Best Buy’s new MacBook upgrade program locks you into three years of monthly payments before giving you the option to upgrade to the latest and greatest machine (via Apple Insider). Called Upgrade Plus, it lets people with approved credit finance either a MacBook or MacBook Air via Citizens Bank.
As an example, Best Buy says you can purchase the $999 M1-powered MacBook Air for as low as $19.99 for 36 months and then pay out the remaining $280.35 in month 37 to keep the device. That is, assuming you qualify for a zero-percent APR offer — the program’s FAQ indicates offers may carry interest of up to 29.99 percent, depending on creditworthiness.
But if you don’t want to pay the higher amount on that last payment, Best Buy says you will have two options: return the device and leave the program completely or return the device and upgrade to the newest model. In other words, Best Buy will foot the remaining balance if you choose to upgrade, but you’ll have to commit to another three years of payments before you can either upgrade again, keep the device, or leave the program.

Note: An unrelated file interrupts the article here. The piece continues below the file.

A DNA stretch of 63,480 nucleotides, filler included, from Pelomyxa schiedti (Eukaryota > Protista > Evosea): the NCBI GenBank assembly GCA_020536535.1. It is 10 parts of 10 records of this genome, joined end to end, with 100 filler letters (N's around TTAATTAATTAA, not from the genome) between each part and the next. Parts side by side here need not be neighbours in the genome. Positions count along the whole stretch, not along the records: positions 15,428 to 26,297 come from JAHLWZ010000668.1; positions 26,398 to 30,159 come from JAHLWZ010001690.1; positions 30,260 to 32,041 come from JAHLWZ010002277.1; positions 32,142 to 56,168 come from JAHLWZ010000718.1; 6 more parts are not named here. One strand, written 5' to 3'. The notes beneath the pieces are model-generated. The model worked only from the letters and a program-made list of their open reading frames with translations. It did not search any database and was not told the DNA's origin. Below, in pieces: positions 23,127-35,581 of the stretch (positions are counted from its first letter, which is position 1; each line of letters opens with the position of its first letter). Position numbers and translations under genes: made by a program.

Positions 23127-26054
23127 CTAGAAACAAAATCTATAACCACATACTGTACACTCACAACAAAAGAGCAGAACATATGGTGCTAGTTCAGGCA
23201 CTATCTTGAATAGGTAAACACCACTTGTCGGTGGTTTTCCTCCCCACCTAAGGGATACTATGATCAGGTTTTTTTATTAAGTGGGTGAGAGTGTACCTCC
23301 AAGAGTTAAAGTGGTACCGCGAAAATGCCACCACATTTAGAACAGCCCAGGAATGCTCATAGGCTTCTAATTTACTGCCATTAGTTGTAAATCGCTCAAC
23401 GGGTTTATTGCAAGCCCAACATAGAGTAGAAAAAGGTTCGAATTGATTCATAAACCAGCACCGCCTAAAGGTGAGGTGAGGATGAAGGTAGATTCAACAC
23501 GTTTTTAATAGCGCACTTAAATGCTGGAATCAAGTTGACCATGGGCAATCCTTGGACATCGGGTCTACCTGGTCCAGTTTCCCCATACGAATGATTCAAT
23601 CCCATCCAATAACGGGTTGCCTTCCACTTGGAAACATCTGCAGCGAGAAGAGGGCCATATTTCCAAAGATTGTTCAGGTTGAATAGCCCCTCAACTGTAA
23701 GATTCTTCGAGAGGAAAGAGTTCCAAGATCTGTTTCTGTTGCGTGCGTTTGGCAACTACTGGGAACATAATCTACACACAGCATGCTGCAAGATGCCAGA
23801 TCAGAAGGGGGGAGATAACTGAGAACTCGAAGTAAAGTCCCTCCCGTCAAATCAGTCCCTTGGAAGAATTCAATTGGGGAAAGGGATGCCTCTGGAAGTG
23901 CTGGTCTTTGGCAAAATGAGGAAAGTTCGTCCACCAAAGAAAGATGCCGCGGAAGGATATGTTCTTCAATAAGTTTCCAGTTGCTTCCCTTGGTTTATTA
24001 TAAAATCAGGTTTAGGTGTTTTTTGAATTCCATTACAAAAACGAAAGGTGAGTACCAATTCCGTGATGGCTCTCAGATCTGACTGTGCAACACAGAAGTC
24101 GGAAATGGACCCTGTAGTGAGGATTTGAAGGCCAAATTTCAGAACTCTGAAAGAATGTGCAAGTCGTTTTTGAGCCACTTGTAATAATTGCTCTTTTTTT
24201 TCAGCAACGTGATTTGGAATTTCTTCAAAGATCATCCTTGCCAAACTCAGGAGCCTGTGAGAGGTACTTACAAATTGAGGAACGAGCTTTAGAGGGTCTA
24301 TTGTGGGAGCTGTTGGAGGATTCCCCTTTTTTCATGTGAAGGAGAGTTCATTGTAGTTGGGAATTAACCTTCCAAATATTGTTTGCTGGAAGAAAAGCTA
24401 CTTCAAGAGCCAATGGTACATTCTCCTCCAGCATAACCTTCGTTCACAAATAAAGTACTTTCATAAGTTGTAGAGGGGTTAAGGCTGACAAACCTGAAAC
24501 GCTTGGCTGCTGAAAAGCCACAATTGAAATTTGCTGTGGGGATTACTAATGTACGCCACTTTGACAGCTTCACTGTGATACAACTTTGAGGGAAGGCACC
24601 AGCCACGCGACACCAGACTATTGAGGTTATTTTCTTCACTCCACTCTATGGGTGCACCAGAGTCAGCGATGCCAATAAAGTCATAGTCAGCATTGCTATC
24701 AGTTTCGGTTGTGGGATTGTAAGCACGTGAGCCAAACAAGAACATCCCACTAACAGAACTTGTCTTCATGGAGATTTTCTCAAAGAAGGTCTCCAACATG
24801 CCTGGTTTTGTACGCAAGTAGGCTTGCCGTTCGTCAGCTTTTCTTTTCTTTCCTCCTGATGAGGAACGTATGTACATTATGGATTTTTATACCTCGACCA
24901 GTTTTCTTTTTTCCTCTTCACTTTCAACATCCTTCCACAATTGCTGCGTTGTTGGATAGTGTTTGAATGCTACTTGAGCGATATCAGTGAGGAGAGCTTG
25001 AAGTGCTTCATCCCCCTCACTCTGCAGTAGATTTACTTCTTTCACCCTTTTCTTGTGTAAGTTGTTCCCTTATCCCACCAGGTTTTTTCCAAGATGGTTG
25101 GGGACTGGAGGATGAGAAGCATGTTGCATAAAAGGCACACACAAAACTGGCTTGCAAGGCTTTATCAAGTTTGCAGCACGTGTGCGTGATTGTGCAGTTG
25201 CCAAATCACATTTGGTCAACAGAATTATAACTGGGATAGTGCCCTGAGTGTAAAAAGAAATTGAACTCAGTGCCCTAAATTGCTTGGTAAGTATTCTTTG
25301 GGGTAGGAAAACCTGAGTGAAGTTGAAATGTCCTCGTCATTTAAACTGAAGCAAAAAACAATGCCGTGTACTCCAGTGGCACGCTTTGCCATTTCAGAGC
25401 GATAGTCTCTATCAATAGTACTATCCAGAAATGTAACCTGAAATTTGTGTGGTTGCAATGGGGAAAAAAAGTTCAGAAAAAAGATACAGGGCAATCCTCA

According to Best Buy’s Upgrade Plus page, more expensive devices, like the $2,499 16-inch M1 MacBook Pro, will run you about $51.17 / month with a final payment of $550. The M2 MacBook Air, 13-inch MacBook Pro, and 14-inch MacBook Pro are also available through the program.
Best Buy says you can tack on any accessories or an AppleCare Plus subscription to your monthly bill (but your payments will go up, of course). And if you’re a Best Buy TotalTech member, a two-year AppleCare Plus subscription is already included with your purchase of select Apple products.
Upgrade Plus is similar to Apple’s own iPhone program, which binds you to 24 months of payments, but gives you the option to trade in your device and upgrade once you complete 12 months of payments. Apple’s also rumored to be looking into selling an iPhone subscription service that’s rumored to launch late this year or next year. Unlike Apple’s existing upgrade program, though, it could come with a base monthly cost that wouldn’t depend on the price of the device itself, making it more like an iPhone lending service.